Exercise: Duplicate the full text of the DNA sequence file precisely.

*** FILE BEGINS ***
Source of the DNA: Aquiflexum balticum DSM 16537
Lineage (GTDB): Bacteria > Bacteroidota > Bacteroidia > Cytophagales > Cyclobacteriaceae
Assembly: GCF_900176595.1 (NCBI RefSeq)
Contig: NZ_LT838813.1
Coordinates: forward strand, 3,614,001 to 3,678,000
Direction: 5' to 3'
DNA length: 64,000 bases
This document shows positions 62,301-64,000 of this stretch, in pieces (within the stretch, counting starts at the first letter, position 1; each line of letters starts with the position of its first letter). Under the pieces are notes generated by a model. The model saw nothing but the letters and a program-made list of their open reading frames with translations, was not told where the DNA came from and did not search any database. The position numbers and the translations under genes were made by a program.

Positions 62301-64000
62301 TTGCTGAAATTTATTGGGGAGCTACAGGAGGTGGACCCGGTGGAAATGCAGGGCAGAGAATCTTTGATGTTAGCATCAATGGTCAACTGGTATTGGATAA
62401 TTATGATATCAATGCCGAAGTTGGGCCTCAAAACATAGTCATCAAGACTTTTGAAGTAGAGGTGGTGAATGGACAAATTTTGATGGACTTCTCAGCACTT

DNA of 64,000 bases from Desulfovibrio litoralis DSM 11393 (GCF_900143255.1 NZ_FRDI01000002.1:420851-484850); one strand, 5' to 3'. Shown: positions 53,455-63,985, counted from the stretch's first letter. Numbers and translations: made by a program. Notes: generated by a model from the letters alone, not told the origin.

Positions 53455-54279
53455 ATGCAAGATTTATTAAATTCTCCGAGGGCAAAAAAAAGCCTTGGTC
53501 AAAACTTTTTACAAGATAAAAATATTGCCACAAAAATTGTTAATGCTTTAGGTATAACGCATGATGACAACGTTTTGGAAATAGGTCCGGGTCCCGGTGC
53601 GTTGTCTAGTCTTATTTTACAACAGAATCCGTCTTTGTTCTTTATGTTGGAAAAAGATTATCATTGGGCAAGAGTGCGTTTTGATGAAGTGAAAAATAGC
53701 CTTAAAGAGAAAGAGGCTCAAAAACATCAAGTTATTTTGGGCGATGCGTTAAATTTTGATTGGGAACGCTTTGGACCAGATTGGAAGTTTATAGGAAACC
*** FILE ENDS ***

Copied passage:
Source of the DNA: Aquiflexum balticum DSM 16537
Lineage (GTDB): Bacteria > Bacteroidota > Bacteroidia > Cytophagales > Cyclobacteriaceae
Assembly: GCF_900176595.1 (NCBI RefSeq)
Contig: NZ_LT838813.1
Coordinates: forward strand, 3,614,001 to 3,678,000
Direction: 5' to 3'
DNA length: 64,000 bases
This document shows positions 62,301-64,000 of this stretch, in pieces (within the stretch, counting starts at the first letter, position 1; each line of letters starts with the position of its first letter). Under the pieces are notes generated by a model. The model saw nothing but the letters and a program-made list of their open reading frames with translations, was not told where the DNA came from and did not search any database. The position numbers and the translations under genes were made by a program.

Positions 62301-64000
62301 TTGCTGAAATTTATTGGGGAGCTACAGGAGGTGGACCCGGTGGAAATGCAGGGCAGAGAATCTTTGATGTTAGCATCAATGGTCAACTGGTATTGGATAA
62401 TTATGATATCAATGCCGAAGTTGGGCCTCAAAACATAGTCATCAAGACTTTTGAAGTAGAGGTGGTGAATGGACAAATTTTGATGGACTTCTCAGCACTT

DNA of 64,000 bases from Desulfovibrio litoralis DSM 11393 (GCF_900143255.1 NZ_FRDI01000002.1:420851-484850); one strand, 5' to 3'. Shown: positions 53,455-63,985, counted from the stretch's first letter. Numbers and translations: made by a program. Notes: generated by a model from the letters alone, not told the origin.

Positions 53455-54279
53455 ATGCAAGATTTATTAAATTCTCCGAGGGCAAAAAAAAGCCTTGGTC
53501 AAAACTTTTTACAAGATAAAAATATTGCCACAAAAATTGTTAATGCTTTAGGTATAACGCATGATGACAACGTTTTGGAAATAGGTCCGGGTCCCGGTGC
53601 GTTGTCTAGTCTTATTTTACAACAGAATCCGTCTTTGTTCTTTATGTTGGAAAAAGATTATCATTGGGCAAGAGTGCGTTTTGATGAAGTGAAAAATAGC
53701 CTTAAAGAGAAAGAGGCTCAAAAACATCAAGTTATTTTGGGCGATGCGTTAAATTTTGATTGGGAACGCTTTGGACCAGATTGGAAGTTTATAGGAAACC